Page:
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When I told Herbert what had passed within the house, he was for our immediately going before a magistrate in the town, late at night as it was, and getting out a warrant. But, I had already considered that such a course, by detaining us there, or binding us to come back, might be fatal to Provis. There was no gainsaying this difficulty, and we relinquished all thoughts of pursuing Orlick at that time. For the present, under the circumstances, we deemed it prudent to make rather light of the matter to Trabb's boy; who, I am convinced, would have been much affected by disappointment, if he had known that his intervention saved me from the limekiln. Not that Trabb's boy was of a malignant nature, but that he had too much spare vivacity, and that it was in his constitution to want variety and excitement at anybody's expense.
When we parted, I presented him with two guineas (which seemed to meet his views), and told him that I was sorry ever to have had an ill opinion of him (which made no impression on him at all).
Wednesday being so close upon us, we determined to go back to London that night, three in the postchaise; the rather, as we should then be clear away before the night's adventure began to be talked of. Herbert got a large bottle of stuff for my arm; and by dint of having this stuff dropped over it all the night through, I was just able to bear its pain on the journey. It was daylight when we reached the Temple, and I went at once to bed, and lay in bed all day.
My terror, as I lay there, of falling ill, and being unfitted for tomorrow, was so besetting, that I wonder it did not disable me of itself. It would have done so, pretty surely, in conjunction with the mental wear and tear I had suffered, but for the unnatural strain upon me that tomorrow was. So anxiously looked forward to, charged with such consequences, its results so impenetrably hidden, though so near.
No precaution could have been more obvious than our refraining from communication with him that day; yet this again increased my restlessness. I started at every footstep and every sound, believing that he was discovered and taken, and this was the messenger to tell me so. I persuaded myself that I knew he was taken; that there was something more upon my mind than a fear or a presentiment; that the fact had occurred, and I had a mysterious knowledge of it. As the days wore on, and no ill news came, as the day closed in and darkness fell, my overshadowing dread of being disabled by illness before tomorrow morning altogether mastered me. My burning arm throbbed, and my burning head throbbed, and I fancied I was beginning to wander. I counted up to high numbers, to make sure of myself, and repeated passages that I knew in prose and verse. It happened sometimes that in the mere escape of a fatigued mind, I dozed for some moments or forgot; then I would say to myself with a start, "Now it has come, and I am turning delirious!"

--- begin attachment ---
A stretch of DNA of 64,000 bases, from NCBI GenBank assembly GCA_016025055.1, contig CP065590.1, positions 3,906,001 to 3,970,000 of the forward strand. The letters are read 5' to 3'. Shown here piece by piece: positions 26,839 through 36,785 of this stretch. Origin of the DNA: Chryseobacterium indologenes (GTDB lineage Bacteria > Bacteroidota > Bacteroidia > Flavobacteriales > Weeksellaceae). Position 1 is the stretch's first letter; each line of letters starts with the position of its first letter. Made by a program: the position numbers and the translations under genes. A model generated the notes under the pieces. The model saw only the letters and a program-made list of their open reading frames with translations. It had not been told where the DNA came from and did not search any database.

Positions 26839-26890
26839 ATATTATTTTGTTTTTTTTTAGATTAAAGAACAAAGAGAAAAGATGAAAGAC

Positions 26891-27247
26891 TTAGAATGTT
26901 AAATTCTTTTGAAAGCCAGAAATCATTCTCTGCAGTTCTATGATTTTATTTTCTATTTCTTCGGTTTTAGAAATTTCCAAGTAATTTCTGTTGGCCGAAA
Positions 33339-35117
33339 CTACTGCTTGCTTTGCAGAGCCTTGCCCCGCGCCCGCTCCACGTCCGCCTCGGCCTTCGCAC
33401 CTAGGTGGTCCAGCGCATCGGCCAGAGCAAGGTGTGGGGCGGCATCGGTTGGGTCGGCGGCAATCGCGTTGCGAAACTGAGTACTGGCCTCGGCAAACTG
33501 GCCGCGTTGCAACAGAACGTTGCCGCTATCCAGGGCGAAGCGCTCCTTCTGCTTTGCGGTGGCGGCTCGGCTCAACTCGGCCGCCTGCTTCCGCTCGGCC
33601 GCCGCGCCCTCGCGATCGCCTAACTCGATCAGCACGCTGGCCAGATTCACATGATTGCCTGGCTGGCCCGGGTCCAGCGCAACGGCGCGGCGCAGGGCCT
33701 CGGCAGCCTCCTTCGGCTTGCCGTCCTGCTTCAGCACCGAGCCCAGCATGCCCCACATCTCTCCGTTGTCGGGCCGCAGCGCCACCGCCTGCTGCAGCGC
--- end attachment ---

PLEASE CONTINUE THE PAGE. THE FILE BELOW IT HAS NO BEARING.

They kept me very quiet all day, and kept my arm constantly dressed, and gave me cooling drinks. Whenever I fell asleep, I awoke with the notion I had had in the sluicehouse, that a long time had elapsed and the opportunity to save him was gone. About midnight I got out of bed and went to Herbert, with the conviction that I had been asleep for fourandtwenty hours, and that Wednesday was past. It was the last selfexhausting effort of my fretfulness, for after that I slept soundly.
Wednesday morning was dawning when I looked out of window. The winking lights upon the bridges were already pale, the coming sun was like a marsh of fire on the horizon. The river, still dark and mysterious, was spanned by bridges that were turning coldly gray, with here and there at top a warm touch from the burning in the sky. As I looked along the clustered roofs, with churchtowers and spires shooting into the unusually clear air, the sun rose up, and a veil seemed to be drawn from the river, and millions of sparkles burst out upon its waters. From me too, a veil seemed to be drawn, and I felt strong and well.
Herbert lay asleep in his bed, and our old fellowstudent lay asleep on the sofa. I could not dress myself without help; but I made up the fire, which was still burning, and got some coffee ready for them. In good time they too started up strong and well, and we admitted the sharp morning air at the windows, and looked at the tide that was still flowing towards us.
"When it turns at nine o'clock," said Herbert, cheerfully, "look out for us, and stand ready, you over there at Mill Pond Bank!"
It was one of those March days when the sun shines hot and the wind blows cold: when it is summer in the light, and winter in the shade. We had out peacoats with us, and I took a bag. Of all my worldly possessions I took no more than the few necessaries that filled the bag. Where I might go, what I might do, or when I might return, were questions utterly unknown to me; nor did I vex my mind with them, for it was wholly set on Provis's safety. I only wondered for the passing moment, as I stopped at the door and looked back, under what altered circumstances I should next see those rooms, if ever.